RESULTS

Baseline clinical features

There were differences between the KI and MC groups in terms of age, education, and MMSE as shown in table 1. The APOE ε4 genotype was evaluated in a total of 240 patients from MC and KI (see table 1). The distribution of the APOE ε4 genotype frequencies for the two institutions was not different (χ2 = 1.66; df = 3; p>0.05). On the other hand, there was no association between the ε4 allele and the outcome of AD.

Prediction of AD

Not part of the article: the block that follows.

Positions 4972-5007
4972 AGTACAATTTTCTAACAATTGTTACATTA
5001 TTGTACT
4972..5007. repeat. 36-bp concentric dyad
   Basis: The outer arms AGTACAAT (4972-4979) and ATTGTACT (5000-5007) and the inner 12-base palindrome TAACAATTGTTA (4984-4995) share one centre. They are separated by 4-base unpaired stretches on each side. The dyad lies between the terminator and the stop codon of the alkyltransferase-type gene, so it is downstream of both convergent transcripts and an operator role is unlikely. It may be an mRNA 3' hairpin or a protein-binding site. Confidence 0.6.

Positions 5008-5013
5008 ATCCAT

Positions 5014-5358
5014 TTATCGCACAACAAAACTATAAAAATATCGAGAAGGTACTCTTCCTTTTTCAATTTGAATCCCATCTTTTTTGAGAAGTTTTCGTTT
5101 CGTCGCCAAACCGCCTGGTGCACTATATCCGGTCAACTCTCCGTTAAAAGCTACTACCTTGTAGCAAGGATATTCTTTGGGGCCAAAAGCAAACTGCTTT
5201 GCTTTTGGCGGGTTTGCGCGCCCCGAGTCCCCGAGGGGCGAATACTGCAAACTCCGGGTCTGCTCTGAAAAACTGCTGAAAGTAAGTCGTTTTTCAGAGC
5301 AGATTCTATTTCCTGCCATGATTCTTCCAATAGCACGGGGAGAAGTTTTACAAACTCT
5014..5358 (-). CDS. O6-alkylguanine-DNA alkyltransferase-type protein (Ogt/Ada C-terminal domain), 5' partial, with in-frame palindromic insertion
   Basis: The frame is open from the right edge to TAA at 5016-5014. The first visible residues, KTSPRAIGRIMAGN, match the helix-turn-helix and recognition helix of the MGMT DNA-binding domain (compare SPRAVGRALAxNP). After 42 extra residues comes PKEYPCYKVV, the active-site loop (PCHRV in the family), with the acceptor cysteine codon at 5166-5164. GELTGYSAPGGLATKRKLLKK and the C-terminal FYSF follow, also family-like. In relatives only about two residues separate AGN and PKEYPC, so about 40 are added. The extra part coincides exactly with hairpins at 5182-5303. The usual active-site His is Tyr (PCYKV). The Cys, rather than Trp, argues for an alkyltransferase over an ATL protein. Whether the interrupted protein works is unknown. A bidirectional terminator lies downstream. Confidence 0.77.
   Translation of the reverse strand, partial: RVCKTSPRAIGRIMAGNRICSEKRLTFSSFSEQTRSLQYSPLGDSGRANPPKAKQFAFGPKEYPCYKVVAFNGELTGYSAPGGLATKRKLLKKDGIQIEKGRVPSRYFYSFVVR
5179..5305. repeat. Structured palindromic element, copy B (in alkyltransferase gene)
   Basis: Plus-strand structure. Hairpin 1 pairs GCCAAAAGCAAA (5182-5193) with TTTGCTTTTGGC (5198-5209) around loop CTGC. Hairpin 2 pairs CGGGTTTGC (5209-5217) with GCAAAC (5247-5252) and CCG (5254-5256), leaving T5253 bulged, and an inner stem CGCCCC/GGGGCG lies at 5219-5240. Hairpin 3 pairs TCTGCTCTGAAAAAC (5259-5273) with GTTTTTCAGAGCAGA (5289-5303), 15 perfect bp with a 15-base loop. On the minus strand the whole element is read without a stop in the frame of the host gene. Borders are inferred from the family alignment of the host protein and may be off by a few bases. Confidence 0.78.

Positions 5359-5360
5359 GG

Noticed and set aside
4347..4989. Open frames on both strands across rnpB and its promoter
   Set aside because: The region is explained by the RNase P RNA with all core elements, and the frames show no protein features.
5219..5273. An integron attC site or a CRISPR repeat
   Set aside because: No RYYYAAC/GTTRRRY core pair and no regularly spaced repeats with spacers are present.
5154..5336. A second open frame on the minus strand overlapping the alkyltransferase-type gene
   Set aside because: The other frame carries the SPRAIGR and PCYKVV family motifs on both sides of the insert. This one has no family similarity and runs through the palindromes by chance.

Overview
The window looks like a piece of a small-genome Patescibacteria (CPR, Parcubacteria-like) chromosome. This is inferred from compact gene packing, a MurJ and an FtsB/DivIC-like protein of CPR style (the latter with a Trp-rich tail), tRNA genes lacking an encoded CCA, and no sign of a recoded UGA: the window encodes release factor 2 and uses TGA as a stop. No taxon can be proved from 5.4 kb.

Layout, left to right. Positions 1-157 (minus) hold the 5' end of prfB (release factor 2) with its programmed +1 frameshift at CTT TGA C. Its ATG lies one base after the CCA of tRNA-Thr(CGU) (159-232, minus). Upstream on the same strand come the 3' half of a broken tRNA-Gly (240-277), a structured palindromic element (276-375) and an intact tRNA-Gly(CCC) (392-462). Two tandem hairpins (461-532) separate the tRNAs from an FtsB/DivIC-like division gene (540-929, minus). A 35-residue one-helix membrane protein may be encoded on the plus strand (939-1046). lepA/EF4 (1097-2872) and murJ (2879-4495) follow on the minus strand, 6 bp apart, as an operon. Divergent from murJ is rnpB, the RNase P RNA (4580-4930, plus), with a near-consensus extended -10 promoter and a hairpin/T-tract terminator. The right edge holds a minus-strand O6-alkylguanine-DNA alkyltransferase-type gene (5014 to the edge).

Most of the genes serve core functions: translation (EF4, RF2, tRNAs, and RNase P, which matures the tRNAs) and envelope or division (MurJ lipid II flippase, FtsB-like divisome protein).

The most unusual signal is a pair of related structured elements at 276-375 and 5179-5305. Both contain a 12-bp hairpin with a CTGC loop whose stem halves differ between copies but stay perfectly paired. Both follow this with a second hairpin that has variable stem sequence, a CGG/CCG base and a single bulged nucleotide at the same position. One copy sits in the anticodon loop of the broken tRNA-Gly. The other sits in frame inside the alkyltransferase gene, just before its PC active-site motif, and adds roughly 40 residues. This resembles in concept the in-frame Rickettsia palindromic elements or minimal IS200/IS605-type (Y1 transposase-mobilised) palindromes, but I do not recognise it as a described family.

Figure 1A shows the survival function when all the patients from the two institutions are considered together, without taking into account “the number of impaired cognitive functions” at baseline. The two curves differed significantly (log rank = 11.8; df = 1; p<0.0001). Since the major proportion of patients had two impaired cognitive domains, we calculated Kaplan–Meier survival curves for patients from MC and KI (fig 1B). The difference between the two curves was significant (log rank = 3.61; df = 2; p<0.05). When the two institutions were considered together in a Cox proportional hazard model, “the number of affected cognitive factors” was a significant predictor of time to AD diagnosis with age (not significant (NS)), number years of formal education (NS), and APOE ε4 genotype (NS) entered into the same model as covariates. The only significant covariate in the model was “institution” (MC v KI). Additional Cox analyses were conducted for the two institutions separately. When the model was adjusted for each institution independently for age, years of formal education, and APOE ε4 genotype, the number of impaired cognitive domains remained a significant predictor. In addition, the APOE ε4 genotype was a significant predictor for the KI group when investigated in isolation.